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AEDR 2018 Vol. 6 Issue 2

Litigation and Adverse Incidents in Emergency Dispatching

Jeff J. Clawson, MD, Denise Jorgensen, Audrey Fraizer, Isabel Gardett, PhD, Greg Scott, MBA, EMD-QI, Brent Hawkins, JD, Ann Maggiore, JD, NRP, Christopher Olola, PhD

Sep 20, 2018|AEDR 2018 Vol. 6 Issue 2|Original Research, Special Edition

Risk management is an area of critical importance for emergency services and public safety agencies, including emergency communication centers. However, almost no information currently exists regarding litigation against, or involving, emergency dispatch. The primary objective in this study was to characterize the most common types of adverse events, actions, and omissions of action that lead to lawsuits against emergency dispatchers and their agencies. The study was a systematic literature review...

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Is Emergency Medical Dispatcher Low-Acuity Code Selection Influenced by a User-Interface Software Modification?

Greg Scott, MBA, EMD-QI, Christopher Olola, PhD, Isabel Gardett, PhD, Meghan Broadbent, MS, Srilakshmi Sangaraju, MS, Bryon Schultz, BA, Lisa Burnette, Jeff J. Clawson, MD

Sep 06, 2018|AEDR 2018 Vol. 6 Issue 2|Original Research

Sick Person (Specific Diagnosis) is one of the most commonly used Chief Complaint Protocols in the Medical Priority Dispatch System™. Within the Sick Person Protocol, the 26-A-1 coding represents a group of patients with no specific identifiable complaint. This vague categorization presents a problem for dispatch systems and EMS responders alike, since so little is captured about the patient's true condition. The objective of this study was to determine whether changing the order of the "No" answer choice on the...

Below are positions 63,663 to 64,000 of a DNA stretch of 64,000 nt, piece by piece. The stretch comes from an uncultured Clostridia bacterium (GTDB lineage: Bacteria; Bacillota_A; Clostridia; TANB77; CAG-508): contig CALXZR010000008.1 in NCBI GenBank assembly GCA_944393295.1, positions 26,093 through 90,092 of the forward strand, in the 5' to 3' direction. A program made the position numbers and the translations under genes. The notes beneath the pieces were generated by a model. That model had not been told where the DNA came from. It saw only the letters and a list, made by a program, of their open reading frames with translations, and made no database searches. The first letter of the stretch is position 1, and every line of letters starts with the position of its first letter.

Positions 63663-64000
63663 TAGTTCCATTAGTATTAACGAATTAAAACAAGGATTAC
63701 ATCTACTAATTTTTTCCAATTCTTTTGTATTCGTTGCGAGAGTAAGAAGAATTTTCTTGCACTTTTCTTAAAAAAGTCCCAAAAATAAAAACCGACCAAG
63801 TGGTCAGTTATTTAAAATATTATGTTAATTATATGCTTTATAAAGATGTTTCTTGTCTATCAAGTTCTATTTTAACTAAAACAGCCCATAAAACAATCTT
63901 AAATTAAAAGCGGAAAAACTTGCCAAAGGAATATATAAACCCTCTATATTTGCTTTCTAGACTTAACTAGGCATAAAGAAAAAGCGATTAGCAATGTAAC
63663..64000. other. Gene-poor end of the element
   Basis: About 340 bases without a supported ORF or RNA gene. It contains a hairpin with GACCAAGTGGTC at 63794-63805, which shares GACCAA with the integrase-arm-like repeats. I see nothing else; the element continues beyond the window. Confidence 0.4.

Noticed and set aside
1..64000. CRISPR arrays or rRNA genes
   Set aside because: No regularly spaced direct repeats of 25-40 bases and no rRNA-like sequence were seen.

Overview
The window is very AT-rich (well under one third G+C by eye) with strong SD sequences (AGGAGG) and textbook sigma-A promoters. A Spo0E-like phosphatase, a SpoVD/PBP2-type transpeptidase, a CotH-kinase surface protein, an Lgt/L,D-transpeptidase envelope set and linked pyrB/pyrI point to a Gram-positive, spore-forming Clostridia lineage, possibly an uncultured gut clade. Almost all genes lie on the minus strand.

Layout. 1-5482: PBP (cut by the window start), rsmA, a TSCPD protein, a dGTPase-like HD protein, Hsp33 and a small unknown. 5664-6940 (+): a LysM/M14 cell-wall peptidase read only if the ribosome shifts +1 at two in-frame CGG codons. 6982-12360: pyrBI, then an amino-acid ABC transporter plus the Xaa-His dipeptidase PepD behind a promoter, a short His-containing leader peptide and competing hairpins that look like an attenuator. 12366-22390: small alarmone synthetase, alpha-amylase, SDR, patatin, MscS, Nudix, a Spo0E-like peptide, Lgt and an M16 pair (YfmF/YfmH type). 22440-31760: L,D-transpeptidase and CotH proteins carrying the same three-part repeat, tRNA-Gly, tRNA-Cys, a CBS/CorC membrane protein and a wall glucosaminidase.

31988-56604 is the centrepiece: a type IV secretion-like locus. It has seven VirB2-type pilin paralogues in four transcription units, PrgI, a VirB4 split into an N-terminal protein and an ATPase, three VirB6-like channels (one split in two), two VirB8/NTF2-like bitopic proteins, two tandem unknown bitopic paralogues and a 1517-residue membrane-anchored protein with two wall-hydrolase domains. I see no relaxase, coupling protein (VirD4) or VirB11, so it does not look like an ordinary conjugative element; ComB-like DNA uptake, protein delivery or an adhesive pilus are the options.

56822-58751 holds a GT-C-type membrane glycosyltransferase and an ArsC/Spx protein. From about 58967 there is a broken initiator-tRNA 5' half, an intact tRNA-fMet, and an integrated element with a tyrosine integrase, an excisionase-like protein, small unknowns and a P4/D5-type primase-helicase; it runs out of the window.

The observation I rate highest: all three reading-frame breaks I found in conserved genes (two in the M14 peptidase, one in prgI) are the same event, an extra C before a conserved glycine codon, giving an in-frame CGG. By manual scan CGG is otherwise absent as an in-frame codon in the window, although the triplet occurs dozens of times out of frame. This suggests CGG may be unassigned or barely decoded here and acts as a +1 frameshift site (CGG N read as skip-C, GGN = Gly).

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Exploring Current Data Collection Practices on the Effectiveness of Dispatcher-Assisted Telephone Cardiopulmonary Resuscitation

Lindsey Tazzioli, Disa Cornish, PhD

Sep 06, 2018|AEDR 2018 Vol. 6 Issue 2|Original Research

In medical emergencies involving out-of-hospital cardiac arrests (OHCAs), bystanders reasonably but sometimes incorrectly expect a call to 911 will result in a dispatcher guiding the caller through the steps of cardiopulmonary resuscitation (CPR). For the public safety answering points (PSAPs) providing dispatcher-assisted telephone-CPR (tCPR), data was collected in an attempt to evaluate the effectiveness of tCPR and its role in patient survival. Three PSAPs, one emergency medical service (EMS) department, and sixteen fire departments from...

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The Impact of MPDS on Response Delay Time and Duration of Emergency Medical Calls

Andrea Furgani, MD, Elena Lucchese, Salvatore Esposito, MD, Stefano Ferlito, MD, Fabio Ferrari, MD, Roberto Sanna, MD, Silvano Ruffoni, MD, Francesco Bermano, MD

Sep 06, 2018|AEDR 2018 Vol. 6 Issue 2|System Report